His politics, if indeed he has any, are all over the place. He seems like a fairly pleasant nice-but-dim figure, and tries to overcompensate for this by aiming too fiercely for what he presumes is a Tory comfort zone. This manifested in his recent statement that the abortion time limit should be halved from 24 to 12 weeks and his insistence that he "150%" agreed with president Donald Trump when he attacked the mayor of London in a way that validated far-right commentator Katie Hopkins.
On Brexit, he doesn't seem to have any genuine views one way or another. He voted Remain, which instantly removes any legitimacy his criticisms of Johnson's policies might have in the eyes of many Tory members. He once called for a second referendum, which will be brought up against him too.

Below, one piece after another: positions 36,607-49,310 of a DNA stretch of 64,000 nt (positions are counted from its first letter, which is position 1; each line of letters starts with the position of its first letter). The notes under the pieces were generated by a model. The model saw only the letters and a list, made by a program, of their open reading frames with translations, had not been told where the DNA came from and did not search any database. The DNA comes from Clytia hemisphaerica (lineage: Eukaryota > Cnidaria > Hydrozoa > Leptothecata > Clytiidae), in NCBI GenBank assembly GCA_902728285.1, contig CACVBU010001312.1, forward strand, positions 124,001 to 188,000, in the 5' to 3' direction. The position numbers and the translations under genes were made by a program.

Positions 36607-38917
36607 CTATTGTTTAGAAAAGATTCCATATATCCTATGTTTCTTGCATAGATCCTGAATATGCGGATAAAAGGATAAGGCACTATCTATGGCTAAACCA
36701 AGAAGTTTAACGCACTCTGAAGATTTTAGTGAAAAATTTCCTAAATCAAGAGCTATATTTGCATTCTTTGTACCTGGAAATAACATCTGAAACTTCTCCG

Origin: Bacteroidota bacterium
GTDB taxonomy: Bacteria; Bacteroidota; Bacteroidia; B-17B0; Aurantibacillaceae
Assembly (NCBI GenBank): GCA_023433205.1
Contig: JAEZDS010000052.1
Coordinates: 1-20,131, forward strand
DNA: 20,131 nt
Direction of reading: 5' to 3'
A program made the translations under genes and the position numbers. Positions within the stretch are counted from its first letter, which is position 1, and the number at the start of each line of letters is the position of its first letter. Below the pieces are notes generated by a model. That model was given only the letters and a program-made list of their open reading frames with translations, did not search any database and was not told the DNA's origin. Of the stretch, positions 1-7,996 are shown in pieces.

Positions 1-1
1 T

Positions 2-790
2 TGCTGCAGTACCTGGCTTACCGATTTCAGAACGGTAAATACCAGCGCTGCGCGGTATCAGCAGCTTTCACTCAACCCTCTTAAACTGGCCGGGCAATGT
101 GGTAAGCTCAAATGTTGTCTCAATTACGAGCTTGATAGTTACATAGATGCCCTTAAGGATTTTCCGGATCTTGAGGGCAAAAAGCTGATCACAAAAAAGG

Last year he told ITV News that no-deal Brexit "would be a mistake we would regret for generations", then later tweeted that his words "should not be misrepresented", even though he had said them in public and it was quite clear what he meant. Then he insisted Britain would "would survive and prosper" under no-deal, but that "it would be a big mistake for Europe". A perfect little smattering of post-truth gibberish, cowardice and nonsense.
Not even the most sympathetic observer could discern how he actually intends to leave the EU. All we know is that he wants to renegotiate Theresa May's deal to secure changes to the backstop. He calls this "a new structure" but there is nothing new about it. It is exactly what May tried to do and failed.